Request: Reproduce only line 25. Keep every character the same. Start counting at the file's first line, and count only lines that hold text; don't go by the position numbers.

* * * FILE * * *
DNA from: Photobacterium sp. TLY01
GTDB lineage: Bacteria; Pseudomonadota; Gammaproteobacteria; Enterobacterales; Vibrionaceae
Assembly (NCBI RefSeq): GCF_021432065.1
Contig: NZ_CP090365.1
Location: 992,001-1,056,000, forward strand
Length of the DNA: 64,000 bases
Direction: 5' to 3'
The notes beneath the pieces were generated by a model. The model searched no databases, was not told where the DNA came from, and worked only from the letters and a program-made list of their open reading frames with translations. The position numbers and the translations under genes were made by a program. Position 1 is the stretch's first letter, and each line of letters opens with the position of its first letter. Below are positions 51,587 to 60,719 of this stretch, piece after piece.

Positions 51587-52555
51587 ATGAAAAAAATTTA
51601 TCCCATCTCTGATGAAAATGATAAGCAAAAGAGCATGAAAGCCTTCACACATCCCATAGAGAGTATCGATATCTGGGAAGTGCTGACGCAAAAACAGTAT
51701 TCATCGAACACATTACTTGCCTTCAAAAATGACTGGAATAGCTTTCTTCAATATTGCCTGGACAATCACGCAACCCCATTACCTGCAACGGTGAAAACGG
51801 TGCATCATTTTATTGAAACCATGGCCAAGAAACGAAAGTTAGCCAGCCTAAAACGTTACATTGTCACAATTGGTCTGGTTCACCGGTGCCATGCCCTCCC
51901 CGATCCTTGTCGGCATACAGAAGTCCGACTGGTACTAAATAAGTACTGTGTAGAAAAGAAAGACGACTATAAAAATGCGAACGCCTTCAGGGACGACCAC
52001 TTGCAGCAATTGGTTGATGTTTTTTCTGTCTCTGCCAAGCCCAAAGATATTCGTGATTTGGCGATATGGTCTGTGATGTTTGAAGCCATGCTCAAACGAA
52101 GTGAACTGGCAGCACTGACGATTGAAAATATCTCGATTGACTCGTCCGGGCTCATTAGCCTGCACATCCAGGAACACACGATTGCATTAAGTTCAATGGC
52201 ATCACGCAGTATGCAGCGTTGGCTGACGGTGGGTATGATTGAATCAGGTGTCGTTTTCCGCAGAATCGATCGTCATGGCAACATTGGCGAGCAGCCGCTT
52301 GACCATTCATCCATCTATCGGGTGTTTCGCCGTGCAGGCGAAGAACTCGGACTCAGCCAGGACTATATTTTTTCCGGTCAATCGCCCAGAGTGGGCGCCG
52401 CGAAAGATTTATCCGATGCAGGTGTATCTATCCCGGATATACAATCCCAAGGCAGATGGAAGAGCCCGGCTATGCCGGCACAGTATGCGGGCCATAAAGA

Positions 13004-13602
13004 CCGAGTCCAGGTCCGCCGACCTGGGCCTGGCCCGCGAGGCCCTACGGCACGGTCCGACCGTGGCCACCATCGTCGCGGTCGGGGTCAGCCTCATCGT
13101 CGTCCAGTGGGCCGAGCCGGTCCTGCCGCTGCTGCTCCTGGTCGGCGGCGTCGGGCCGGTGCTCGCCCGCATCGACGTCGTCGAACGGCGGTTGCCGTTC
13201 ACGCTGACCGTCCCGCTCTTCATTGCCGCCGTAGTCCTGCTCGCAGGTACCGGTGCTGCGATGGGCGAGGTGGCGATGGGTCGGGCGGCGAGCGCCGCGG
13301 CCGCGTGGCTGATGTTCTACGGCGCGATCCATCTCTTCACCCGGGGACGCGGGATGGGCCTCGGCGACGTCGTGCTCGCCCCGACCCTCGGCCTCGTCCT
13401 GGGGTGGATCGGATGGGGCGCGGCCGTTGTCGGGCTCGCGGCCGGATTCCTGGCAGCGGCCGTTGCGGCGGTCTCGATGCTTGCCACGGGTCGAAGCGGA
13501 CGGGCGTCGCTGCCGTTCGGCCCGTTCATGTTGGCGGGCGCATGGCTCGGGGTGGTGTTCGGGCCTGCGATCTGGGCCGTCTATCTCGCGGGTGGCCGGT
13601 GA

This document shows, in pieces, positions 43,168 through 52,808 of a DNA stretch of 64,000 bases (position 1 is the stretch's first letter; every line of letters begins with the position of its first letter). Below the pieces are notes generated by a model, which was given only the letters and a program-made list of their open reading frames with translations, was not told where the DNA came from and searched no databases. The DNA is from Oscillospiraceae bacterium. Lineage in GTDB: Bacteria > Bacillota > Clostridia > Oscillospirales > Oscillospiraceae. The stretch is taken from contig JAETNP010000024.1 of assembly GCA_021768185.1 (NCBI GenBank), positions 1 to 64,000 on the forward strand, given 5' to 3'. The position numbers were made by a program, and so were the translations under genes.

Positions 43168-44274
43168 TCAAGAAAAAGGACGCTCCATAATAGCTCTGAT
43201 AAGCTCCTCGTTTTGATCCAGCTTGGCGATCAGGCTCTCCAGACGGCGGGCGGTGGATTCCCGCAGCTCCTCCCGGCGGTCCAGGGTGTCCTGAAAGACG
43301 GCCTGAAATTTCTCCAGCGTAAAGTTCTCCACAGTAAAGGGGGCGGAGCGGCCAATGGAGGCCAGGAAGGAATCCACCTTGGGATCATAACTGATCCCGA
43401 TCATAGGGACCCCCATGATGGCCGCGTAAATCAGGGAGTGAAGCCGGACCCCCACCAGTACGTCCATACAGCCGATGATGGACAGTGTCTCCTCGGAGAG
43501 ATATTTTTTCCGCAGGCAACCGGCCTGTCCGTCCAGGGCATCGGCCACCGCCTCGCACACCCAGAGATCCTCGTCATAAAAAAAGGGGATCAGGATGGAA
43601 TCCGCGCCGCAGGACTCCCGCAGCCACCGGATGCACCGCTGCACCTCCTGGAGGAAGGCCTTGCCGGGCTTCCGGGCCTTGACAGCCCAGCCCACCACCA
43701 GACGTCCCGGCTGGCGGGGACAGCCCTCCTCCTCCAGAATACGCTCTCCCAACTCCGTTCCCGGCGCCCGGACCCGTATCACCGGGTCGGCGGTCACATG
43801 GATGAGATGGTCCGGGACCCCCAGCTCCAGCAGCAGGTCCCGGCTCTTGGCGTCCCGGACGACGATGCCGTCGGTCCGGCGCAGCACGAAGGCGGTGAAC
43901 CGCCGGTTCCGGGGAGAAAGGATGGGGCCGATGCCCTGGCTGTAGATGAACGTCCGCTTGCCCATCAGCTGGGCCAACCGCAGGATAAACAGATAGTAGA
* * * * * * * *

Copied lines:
13401 GGGGTGGATCGGATGGGGCGCGGCCGTTGTCGGGCTCGCGGCCGGATTCCTGGCAGCGGCCGTTGCGGCGGTCTCGATGCTTGCCACGGGTCGAAGCGGA